For the second year in a row, the NFL asked America, "Why do you love football?" Thousands of people across the country answered by posting their stories on TogetherWeMakeFootball.com, and now, after three rounds of judging, the list has been whittled down to six finalists. Three individuals and three groups are in the running for a once-in-a-lifetime trip to the Super Bowl and it's up to you to decide who gets to go.
The finalists range from the coach of a pop warner Patriots team to a girl who's redefining what it means to be a football player. They are all ordinary people with extraordinary stories and, as Digger O'Brien of NFL films said, they are making contributions not only to the sport of football but also to their communities.
"In all these cases there's been a positive net impact for the town that these people are playing football in," he said, referencing the six finalists' stories, which have been turned into short films as part of the contest.
"If you believe the game of football can teach values and instill character, and has people of high quality and high character playing the game, then it's always worthwhile to create those stories and send them out," Digger added.
So, get to know the finalists below and then head over to TogetherWeMakeFootball.com to watch their films and vote for your favorites. You can also get in on the conversation using #TWMF on social media. (Warning: you may want to grab a box of tissues before pressing play on those videos.)
Thanks to football, Christian Osterhout has a family. After the high school senior's dad passed away three years ago, his coach, Chris Roberts, became a father figure. Then when Christian's mom lost her battle with cancer in September, Chris and his wife Sarah welcomed him into their home and became his legal guardians.
As a teenager, Tre Sean Lyons suffered an injury that was expected to leave him in a wheelchair for the rest of his life. Filled with determination, Tre Sean learned how to walk and talk again but still wasn't able to return to the football field. Now he devotes himself to teaching young men how to deal with the challenges of life with his special approach to coaching football.
As a young girl, Karlie Harman always played sports, starting out with soccer and basketball. Somewhere along the way, though, she fell in love with the game of football. Today, she's the starting quarterback, kicker and only girl on her youth league tackle football team. Karlie is also dedicated to giving back and runs her very own sportswear business that raises money for veterans' causes.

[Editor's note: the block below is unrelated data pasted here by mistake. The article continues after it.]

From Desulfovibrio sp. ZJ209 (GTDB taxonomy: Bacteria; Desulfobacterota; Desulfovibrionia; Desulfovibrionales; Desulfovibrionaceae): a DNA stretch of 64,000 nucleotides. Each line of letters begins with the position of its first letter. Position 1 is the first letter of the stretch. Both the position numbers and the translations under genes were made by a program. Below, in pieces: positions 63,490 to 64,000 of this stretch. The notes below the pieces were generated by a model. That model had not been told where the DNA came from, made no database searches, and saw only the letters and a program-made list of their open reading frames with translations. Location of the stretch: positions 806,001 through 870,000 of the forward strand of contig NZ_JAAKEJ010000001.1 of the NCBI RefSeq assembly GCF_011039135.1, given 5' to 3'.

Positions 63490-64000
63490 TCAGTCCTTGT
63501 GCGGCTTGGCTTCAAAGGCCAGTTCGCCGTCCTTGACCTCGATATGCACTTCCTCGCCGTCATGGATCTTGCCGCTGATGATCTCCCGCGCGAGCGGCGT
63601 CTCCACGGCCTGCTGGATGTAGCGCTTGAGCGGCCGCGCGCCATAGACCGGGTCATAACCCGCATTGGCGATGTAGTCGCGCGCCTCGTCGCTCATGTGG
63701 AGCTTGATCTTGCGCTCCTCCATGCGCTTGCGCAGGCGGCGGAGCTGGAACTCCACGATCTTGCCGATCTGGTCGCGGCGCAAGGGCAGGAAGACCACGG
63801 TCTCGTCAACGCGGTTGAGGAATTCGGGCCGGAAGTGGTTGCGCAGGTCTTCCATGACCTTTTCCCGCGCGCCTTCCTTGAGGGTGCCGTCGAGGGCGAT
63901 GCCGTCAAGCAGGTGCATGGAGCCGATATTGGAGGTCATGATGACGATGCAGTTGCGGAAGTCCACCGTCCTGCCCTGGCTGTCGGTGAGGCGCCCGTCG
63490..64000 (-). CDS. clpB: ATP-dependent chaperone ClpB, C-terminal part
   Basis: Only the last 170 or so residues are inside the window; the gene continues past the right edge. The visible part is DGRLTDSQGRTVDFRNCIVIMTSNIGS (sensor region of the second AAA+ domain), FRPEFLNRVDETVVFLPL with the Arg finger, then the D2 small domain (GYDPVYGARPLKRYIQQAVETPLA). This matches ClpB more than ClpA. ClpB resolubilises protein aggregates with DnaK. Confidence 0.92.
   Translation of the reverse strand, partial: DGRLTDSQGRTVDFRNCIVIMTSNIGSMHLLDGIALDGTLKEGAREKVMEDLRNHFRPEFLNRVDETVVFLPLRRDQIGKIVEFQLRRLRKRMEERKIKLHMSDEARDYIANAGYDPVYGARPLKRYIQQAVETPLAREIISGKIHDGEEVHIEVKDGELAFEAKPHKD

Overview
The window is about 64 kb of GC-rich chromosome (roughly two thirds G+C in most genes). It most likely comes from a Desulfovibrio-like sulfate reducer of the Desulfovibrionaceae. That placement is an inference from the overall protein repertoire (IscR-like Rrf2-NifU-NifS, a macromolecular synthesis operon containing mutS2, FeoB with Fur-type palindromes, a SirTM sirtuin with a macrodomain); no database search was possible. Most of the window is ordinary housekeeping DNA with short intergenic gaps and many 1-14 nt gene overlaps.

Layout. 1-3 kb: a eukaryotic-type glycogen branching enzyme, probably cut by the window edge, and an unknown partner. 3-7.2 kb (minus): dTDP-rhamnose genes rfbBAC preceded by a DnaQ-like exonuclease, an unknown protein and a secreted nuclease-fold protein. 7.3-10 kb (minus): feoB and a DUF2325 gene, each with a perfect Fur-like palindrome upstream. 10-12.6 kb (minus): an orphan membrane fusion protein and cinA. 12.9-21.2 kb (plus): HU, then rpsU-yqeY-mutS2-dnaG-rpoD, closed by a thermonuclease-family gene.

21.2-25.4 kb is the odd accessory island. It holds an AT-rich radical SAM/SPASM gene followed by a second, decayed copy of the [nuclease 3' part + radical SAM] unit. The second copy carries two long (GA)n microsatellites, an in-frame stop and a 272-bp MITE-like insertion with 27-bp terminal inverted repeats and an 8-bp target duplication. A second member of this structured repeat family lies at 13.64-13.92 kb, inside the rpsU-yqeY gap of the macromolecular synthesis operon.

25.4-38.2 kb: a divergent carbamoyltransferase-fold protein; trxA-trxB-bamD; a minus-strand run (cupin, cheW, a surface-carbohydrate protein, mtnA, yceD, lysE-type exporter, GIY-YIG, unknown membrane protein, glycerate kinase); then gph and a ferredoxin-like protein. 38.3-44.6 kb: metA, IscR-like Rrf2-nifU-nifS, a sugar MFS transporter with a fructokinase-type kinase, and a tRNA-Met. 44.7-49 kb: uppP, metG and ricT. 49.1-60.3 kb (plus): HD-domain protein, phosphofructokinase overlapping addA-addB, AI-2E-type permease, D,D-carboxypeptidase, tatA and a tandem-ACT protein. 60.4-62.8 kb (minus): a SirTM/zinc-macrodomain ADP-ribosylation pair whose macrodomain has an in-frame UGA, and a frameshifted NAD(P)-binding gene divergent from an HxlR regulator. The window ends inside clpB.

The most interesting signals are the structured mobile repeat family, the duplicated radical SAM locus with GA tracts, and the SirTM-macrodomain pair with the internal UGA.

In the middle of the Mojave desert, the town of Boron, Calif., doesn't have a mall or gas station or even a stop sign But, it does have football and it means the world to them. The people of this remote mining town rally around their team, which involves about 50 of the 75 boys enrolled at the local high school. The boys are required to play both offense and defense, but that doesn't stop them from winning league titles on a regular basis.
Felicia Correa-Garcia has faced a number of hurdles in life. Not only is she a single mom of five, but she also works two jobs and was recently diagnosed with multiple sclerosis. Still, she finds time to coach two of her sons and three of her nephews on the Tiny Mite Patriots of Charlottesville, Va. Felicia says her team and the pop warner community have kept her going through difficult times.
The Wright Family
For the Wrights, football is the family business. The patriarch, Bud, has been coaching at Sheridan High School for 49 years; his three sons work as football coaches and his daughter is an assistant high school athletic director. Despite the family's passion for the sport, when Bud's wife committed suicide in 2003, everyone thought he would retire. Instead, the family came together and Bud focused on football. The 73-year-old coach has led his team to three state championships in the years since.